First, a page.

Life-Long Follow Up
Lifelong oncology follow up care is important for many survivors of childhood eye cancer.
Children who had chemotherapy or radiotherapy, and carriers of a constitutional RB1 mutation should receive life-long oncology follow up. All teen and adult survivors should have access to genetic counselling.
To be responsible advocates for their own health and that of their future children, survivors must be fully informed about their cancer history, genetic status, and ongoing risks. They must be able to communicate this information well to medical professionals unfamiliar with retinoblastoma, to enable prompt action if they develop problems as adults.
Long Term Oncology Follow Up Clinics
As the number of childhood cancer survivors has increased, many hospitals have created long term survivor or late‑effects clinics. These programs offer ongoing multidisciplinary care to adult survivors of childhood cancer. Many conduct research into various aspects of survivorship, but participation is not required to receive medical care.
Clinics differ widely in the medical professionals providing care and the services offered. The care team may include:
- Oncology nurse specialist.
- Radiation oncologist.
- Genetic counsellor.
- Neuropsychologist (a psychologist who specialises in the brain and cognitive functioning)
- Psycho-oncologist (a psychologist who specialises in cancer care)
- Social worker.
Services may include:
- Review of the person’s cancer history
- Education and counselling about the cancer and its treatment
- Genetic counselling and testing to establish individual future risk.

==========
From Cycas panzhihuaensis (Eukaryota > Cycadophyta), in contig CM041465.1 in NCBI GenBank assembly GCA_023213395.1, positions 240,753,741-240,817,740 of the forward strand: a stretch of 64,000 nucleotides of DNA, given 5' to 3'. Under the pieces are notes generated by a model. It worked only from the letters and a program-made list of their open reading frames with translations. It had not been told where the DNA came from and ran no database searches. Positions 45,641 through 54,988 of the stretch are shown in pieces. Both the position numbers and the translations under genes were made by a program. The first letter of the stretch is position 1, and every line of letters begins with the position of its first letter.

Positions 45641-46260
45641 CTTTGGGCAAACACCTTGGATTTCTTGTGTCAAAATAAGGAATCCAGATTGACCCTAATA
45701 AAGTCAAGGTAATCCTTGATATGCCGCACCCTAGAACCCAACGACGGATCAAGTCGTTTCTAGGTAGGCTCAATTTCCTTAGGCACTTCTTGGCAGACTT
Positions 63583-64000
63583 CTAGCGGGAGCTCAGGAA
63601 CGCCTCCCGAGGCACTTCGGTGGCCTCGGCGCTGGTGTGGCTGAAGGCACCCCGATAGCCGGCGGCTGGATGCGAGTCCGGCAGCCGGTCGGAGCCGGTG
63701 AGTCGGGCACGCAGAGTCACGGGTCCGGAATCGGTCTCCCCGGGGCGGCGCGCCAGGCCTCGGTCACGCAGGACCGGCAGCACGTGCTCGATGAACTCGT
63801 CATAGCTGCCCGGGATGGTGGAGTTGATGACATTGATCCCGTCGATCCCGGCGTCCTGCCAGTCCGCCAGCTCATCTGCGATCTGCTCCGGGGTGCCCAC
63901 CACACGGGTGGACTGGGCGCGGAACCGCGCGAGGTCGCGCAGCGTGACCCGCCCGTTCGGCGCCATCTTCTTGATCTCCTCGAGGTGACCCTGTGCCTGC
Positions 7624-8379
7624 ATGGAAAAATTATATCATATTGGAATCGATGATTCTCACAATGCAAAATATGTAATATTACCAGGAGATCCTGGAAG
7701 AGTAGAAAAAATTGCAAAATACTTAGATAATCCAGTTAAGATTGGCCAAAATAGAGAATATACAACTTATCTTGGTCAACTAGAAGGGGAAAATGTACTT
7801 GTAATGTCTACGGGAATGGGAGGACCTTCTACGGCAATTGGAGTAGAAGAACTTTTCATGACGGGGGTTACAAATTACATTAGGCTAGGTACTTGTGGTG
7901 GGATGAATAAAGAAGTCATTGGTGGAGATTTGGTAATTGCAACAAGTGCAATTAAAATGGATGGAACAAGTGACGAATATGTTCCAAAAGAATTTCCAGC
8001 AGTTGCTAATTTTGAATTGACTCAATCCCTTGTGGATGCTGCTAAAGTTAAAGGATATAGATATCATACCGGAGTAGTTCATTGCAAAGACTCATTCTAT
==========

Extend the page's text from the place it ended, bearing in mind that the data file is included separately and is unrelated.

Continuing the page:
- Education and counselling about ongoing cancer risks.
The clinic may also organise any necessary routine tests, or order tests if unexplained symptoms arise. Or they may liaise with the primary doctor to set these up.
If Long Term Follow Up Is Unavailable
Although long term follow up is recommended, most children are discharged at 18 (or earlier) with no life-long follow up plan. In many countries, long term oncology follow up clinics do not exist. This situation is compounded by primary doctors unfamiliar with cancer therapy late effects and the genetic implications of retinoblastoma.
If your child will not be followed by a long‑term survivor clinic, you will need to educate them about their cancer history and life-long risks. They will need your compassion and support in learning about their cancer and how this may impact them throughout life.
This information is vital if they are to be a responsible advocate for their own health as a teenager and throughout adult life.
When your child finishes treatment, ask the doctors for a summary report of treatment that they can keep with them throughout life. A copy should be sent to their primary doctor, with a clear explanation of any relevant long term implications from retinoblastoma.
If you compiled a medical records folder during treatment, keep this in a safe place. Explain this folder to your child when they are old enough to understand it, and give them a complete copy when they move away from home.
If you are not given a summary of your child’s treatment history, and you did not keep a medical record folder, download and complete our Retinoblastoma Survivor Treatment Summary. Send a copy to the primary doctor, and give a copy to your adult child.